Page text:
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The Xixuau Forest, Amazon, Brazil

Author: Rachele Marini
Date of Trip: November 2011

I visited the traditional community of Xixuaú, in Brazil, thanks to a nonprofit organization (Amazônia Association) and it was a really marvellous experience.

The journey to Xixuaú, a small village in the Roraima state, is possible only travelling by boat from the city of Manaus, along the spectacular Rio Negro and then up the Rio Jauaperi.

Ecotourism at Xixuaú is runned by the local cooperative CoopXixuaú and offers the unique opportunity to get to know a region that is still pristine and largely unexplored, right in the heart of the Amazon rainforest.

We were warmly welcomed by the community, who love to share the wonders of the rainforest, showing us around by canoe and on foot through the forest.

When the waters are high (March – September) you can paddle through the flooded forest, an absolutely magical experience; when the waters are low (October – February), you can relax on beautiful sandy beaches. The rainforest may change with the seasons, but in Xixuau it is always beautiful and full of life.

Accommodation is in round wooden malocas: palm-thatched huts built in the style of the neighbouring Waimiri- Atroari indigenous people. The food is wholesome, including delicious fresh fish, line-caught by local fishermen.

The area is home to giant river otters, armadillos, capuchin and spider monkeys, marmosets, tree frogs, tapirs, turtles, sloths, stunning butterflies and much more. A host of beautiful bird species make the reserve a bird watcher’s paradise, including toucans, herons, macaws, eagles, parakeets and woodpeckers. The rivers teem with fish, from rainbow bass and surubim, to aruana and pacu. Pink river dolphins often accompany the canoe trips, while howler monkeys make the forest roar above us. Wildlife can also be found right inside the community itself – like the giant caiman that love the scraps from the Xixuau kitchens!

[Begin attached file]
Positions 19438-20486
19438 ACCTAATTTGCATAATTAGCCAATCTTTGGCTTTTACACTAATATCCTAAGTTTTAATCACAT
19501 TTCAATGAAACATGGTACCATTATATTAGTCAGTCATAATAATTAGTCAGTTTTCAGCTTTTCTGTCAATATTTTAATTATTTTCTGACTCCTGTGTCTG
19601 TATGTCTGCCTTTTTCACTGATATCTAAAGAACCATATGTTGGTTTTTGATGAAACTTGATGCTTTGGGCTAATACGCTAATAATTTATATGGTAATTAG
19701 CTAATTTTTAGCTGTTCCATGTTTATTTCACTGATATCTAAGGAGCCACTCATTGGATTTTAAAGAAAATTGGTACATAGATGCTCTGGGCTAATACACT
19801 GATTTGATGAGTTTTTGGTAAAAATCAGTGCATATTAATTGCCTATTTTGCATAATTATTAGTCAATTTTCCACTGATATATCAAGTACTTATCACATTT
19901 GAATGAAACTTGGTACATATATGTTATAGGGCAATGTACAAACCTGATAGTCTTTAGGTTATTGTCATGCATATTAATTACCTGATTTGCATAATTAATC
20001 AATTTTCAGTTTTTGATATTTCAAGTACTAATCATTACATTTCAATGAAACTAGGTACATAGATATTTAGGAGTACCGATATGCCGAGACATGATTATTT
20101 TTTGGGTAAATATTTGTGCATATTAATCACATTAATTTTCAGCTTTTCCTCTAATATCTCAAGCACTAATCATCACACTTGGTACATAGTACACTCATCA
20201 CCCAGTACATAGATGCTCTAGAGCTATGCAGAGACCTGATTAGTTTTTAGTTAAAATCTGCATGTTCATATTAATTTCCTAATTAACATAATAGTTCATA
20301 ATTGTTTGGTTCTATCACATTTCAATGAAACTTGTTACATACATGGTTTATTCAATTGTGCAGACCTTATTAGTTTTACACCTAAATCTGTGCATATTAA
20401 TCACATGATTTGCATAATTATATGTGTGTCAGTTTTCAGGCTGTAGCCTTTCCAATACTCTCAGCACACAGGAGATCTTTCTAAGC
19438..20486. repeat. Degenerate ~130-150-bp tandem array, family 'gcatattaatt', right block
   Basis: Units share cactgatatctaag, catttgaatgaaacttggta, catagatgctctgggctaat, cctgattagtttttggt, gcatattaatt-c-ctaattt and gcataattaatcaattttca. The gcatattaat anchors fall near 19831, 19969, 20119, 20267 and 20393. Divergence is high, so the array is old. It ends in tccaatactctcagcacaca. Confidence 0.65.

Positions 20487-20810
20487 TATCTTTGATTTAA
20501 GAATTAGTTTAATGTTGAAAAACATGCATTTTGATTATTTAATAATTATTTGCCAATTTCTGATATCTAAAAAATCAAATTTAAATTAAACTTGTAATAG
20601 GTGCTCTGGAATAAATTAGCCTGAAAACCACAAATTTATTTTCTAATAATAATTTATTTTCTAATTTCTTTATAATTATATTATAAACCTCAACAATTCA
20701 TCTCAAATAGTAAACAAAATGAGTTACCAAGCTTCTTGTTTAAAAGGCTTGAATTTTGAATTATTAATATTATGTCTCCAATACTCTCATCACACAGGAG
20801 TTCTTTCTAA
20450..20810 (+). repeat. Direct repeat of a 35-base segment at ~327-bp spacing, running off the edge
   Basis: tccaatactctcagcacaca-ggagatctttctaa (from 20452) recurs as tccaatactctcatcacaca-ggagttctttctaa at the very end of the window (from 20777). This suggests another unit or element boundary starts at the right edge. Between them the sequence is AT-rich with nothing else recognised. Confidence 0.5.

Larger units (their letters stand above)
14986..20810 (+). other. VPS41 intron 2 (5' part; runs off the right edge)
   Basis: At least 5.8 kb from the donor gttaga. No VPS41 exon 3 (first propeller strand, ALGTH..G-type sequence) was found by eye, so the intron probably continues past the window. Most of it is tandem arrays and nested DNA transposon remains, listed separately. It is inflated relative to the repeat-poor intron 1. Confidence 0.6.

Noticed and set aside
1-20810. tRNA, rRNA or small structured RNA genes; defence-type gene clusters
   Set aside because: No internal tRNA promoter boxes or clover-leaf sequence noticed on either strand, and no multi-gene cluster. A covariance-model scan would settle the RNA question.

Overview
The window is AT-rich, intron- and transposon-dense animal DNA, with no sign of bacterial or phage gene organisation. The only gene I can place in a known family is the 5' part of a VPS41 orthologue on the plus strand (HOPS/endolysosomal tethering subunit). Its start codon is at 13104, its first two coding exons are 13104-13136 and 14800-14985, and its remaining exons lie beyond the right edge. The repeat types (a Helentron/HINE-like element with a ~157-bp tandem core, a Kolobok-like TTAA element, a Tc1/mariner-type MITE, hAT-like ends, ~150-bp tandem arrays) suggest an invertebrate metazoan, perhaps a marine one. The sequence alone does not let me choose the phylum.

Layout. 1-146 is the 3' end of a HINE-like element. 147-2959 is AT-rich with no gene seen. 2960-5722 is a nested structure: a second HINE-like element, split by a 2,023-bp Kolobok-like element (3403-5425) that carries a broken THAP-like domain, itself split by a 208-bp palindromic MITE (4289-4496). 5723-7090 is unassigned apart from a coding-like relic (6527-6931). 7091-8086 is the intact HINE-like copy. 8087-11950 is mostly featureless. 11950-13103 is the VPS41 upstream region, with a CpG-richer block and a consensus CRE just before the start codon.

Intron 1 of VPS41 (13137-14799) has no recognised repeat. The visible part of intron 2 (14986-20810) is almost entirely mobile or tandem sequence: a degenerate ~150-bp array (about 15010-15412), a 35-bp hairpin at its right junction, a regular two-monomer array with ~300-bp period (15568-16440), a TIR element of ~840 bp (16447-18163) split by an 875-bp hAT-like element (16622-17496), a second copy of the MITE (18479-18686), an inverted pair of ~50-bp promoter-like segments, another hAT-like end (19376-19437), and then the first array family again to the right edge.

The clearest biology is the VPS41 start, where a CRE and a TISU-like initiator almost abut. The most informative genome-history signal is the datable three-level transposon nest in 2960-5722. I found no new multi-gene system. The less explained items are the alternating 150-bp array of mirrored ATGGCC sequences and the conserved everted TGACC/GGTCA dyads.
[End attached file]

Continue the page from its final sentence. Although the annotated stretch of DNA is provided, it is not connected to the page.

Our guide taught us about the river-dwelling ‘ribeirinho’ people of Xixuau, experts in rubber-tapping, the brazil-nut harvest, animal tracking and indigenous crafts.

Visiting Xixuau made us know the Amazon rainforest and its beauty through the experience of its inhabitants, their traditions and their history.

Ecotourism as a low-impact, sustainable economic activity is particularly well suited for the Amazon because it combines environmental preservation with the socioeconomic needs of the local populations. For many impoverished forest and riverside communities ecological tourism is beginning to provide a viable income alternative to common predatory practices such as illegal mining, logging, and poaching.

Ecotourism also brings other benefits to remote Amazon communities, such as improvements in health, education, technical assistance and training, as well as community participation in the decision-making process.

The responsible choice in favor of ecotourism is a unique opportunity to contribute to the preservation of the region’s habitat. It is also a great way to visit the rain forest and experience the local culture and way of life. For more details, I suggest to contact directly


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